Marketing guys are't doing themselves any favours by mentioning hype and restrictions in the same statements. If you start with "The show everyone's waiting for" and the end it with "And some of you still have to wait", well that's just really shoddy. It puts CR in a bad light that they don't deserve. but statements like that are basically painting a bullseye on themselves, when they aren't the true target.

No, I'm just annoyed at the overall situation. And not just with Anime.

I've been annoyed at the disparity between UK and American releases of all types of media for.... a short while now.
Like, when i first visited America in 1989 I started to realise how far behind we were on things. And how much we just weren't getting. hen I got online in 1994 and it was all over. Suddenly I started to become aware of what was out, where and when.

I thought geographical restrictions were BS twenty years ago, outdated BS ten years ago and unacceptable BS now.

I'm a fan of certain types of story. And I've just run out of patience with the UK getting shafted in regards to a fair chunk of the types of shows, etc, that I like.

A little upfront information from companies can help, though. It doesn't stop me disliking a situation, but when a company states exactly why something is absent or delayed, I at least don't get angry about it. Otherwise, whether they intend it to or not, it comes over as "We got it, you can't have it, we're not telling!"
And that is why people get annoyed at CR, even when the fault doesn't lie with them.
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Posted 9/27/13 , edited 9/27/13

mendo_shutaro wrote: What evidence do you have that UK customers are getting all the anime their subs will pay for, and that sub money is exclusively used for content watched in that territory.

That's how streaming royalties work.


For all I, or you know, it could all go into a big pot, and more is spent on US licenses than comes in from US subs. I don't know that isn't the case, nor do you.

If more was spent on US only licensed than came from US subs, they could increase their profit by just not pursuing those licenses. The evidence against that is indirect, to be sure, but the fact that as a start-up venture they hit profitability in less than three years says that the burden of proof is on you to establish that they are doing something that is so directly shooting their profitability in the foot.

And you have shifted the goal posts here (or the goal, if you prefer football to rugby). Your original argument was a strong claim, and required knowing something about how Crunchyroll works to be a valid argument.

Here you admit that you don't have a clue about how any of this stuff works. That is pretty much confessing that your original claim was not based on any evidence, but was just the conclusion you wanted to arrive at.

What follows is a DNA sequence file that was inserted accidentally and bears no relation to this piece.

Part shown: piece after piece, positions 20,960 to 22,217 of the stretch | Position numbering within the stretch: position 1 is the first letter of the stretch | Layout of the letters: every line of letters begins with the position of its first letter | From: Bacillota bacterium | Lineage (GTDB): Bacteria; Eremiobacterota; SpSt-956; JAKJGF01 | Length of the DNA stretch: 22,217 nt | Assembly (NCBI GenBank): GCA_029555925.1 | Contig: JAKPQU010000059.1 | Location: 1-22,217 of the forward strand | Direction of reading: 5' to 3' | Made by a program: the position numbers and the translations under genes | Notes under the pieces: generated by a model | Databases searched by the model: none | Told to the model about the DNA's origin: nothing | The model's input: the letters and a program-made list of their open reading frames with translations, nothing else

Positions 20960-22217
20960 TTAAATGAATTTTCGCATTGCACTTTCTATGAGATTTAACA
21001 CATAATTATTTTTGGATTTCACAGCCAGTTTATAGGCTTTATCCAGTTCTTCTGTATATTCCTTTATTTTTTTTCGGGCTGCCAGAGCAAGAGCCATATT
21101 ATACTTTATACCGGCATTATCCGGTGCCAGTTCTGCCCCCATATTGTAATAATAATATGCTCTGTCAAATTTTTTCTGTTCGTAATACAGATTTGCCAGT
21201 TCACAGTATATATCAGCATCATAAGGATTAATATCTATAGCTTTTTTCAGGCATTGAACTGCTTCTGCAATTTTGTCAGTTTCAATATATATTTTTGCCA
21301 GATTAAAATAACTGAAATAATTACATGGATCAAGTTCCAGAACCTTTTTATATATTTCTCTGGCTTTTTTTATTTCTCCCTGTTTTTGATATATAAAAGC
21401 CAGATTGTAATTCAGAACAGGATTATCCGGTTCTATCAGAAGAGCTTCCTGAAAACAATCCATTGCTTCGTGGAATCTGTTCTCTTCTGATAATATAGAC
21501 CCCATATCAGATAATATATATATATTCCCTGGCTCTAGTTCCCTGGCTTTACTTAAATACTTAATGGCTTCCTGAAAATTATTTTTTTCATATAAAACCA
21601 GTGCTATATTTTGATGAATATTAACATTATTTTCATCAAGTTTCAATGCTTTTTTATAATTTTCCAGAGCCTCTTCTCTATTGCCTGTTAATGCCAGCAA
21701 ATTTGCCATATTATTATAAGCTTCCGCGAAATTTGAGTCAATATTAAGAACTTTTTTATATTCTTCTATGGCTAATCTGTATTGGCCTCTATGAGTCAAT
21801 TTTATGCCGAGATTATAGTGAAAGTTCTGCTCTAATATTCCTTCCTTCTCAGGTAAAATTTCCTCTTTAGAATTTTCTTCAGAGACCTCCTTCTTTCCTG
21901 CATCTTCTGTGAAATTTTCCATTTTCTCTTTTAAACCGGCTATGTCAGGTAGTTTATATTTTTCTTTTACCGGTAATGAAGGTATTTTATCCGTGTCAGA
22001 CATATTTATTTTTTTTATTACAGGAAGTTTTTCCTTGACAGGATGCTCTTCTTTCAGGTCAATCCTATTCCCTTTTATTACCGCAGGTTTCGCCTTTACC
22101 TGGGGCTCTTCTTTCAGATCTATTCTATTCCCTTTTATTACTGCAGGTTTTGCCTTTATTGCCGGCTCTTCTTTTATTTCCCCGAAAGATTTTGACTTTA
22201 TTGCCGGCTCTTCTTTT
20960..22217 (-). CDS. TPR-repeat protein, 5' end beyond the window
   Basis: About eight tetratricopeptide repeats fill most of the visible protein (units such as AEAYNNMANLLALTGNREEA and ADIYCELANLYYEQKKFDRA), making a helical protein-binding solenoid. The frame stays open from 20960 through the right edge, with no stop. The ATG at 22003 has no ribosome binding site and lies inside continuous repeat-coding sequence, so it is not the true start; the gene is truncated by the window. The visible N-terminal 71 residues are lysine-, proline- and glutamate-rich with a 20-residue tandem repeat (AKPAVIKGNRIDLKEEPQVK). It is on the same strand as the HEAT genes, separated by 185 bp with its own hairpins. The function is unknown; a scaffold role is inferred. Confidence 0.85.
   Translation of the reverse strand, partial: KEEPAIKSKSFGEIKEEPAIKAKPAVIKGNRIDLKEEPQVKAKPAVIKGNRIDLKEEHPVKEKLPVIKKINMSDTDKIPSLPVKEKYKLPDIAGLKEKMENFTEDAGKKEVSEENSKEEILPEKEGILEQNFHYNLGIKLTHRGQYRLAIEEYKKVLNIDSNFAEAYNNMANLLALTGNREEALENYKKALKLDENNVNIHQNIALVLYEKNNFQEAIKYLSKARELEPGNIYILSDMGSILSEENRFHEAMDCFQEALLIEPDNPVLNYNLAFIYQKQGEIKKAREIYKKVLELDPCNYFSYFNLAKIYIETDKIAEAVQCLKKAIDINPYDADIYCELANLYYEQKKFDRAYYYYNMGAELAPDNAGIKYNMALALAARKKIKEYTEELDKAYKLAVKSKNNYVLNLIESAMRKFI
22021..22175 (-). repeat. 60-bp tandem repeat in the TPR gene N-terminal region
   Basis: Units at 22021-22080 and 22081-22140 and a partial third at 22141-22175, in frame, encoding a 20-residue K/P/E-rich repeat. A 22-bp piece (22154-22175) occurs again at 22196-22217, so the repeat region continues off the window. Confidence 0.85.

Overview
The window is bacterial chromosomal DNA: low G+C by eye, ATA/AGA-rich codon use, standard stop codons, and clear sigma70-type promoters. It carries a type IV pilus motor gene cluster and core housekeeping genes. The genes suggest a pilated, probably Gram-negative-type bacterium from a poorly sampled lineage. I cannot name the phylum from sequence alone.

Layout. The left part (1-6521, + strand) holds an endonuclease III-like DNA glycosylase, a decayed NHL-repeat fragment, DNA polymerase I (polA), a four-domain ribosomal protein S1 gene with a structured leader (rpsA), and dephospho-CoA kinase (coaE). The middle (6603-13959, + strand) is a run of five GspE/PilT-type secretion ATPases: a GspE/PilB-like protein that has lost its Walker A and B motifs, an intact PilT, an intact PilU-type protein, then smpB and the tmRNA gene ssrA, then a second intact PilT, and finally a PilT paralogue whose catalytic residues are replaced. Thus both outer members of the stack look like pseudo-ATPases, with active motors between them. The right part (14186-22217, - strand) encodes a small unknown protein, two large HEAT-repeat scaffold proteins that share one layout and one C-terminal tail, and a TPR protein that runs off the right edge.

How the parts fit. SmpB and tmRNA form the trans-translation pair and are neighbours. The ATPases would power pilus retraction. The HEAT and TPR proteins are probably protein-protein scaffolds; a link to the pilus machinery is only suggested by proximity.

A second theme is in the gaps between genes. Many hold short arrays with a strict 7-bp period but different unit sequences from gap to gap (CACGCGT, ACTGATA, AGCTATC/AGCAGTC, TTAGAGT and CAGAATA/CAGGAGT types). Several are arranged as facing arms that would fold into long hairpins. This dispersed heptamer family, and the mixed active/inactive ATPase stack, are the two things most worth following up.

Oh and your last statement baffled me. You insulted me personally, but I didn't insult you, so I really don't understand your point. I called CR, the company, contemptuous and lazy, which to my eyes, they are. It was not directed at you, as you well know.

You said that when an argument turns to insult, it can be ignored, and you said that after you had already insulted the people who negotiate licenses for Crunchyroll.

If its sauce for the goose, its sauce for the gander. You can't pick and choose which insults "count" as undermining an argument and which insults "don't count".

As far as what you claim to be insults directed to you, If you find it insulting to have people pointing out that you are whinging about something, then stop whinging. If you think the whinging is legitimate and justified, then its not an insult, is it?

And as far as the original supposed insult, where I described your original argument as clueless, above, you admit that you original argument is, in fact, clueless: you admit that you have no idea how licensing contracts work. They involve a payment of a Minimum Guaranteed royalty, and a formula for how royalties are awarded based on viewership, and if royalties earned exceed the MG already paid, then residual royalties are paid on an ongoing basis.


TiggsPanther wrote: A little upfront information from companies can help, though. It doesn't stop me disliking a situation, but when a company states exactly why something is absent or delayed, I at least don't get angry about it. Otherwise, whether they intend it to or not, it comes over as "We got it, you can't have it, we're not telling!"
And that is why people get annoyed at CR, even when the fault doesn't lie with them.

When its the fault of a Japanese licensor, if CR was the type of company that went ahead and said, "Oh, that was Company XYZ who insisted on blocking you out," and then that company found themselves inundated with the kind of insult and virtriole that mendo_shutaro heaps on Crunchyroll, the odds are that Crunchyroll would not get any licensing from that company in the following season.

Better over the long haul for everyone if Crunchyroll shows the licensors that they can be discreet, and work behind the scenes to get broader rights when serious obstacles arise.
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Posted 9/27/13

TiggsPanther wrote:
No, I'm just annoyed at the overall situation. And not just with Anime.

I've been annoyed at the disparity between UK and American releases of all types of media for.... a short while now.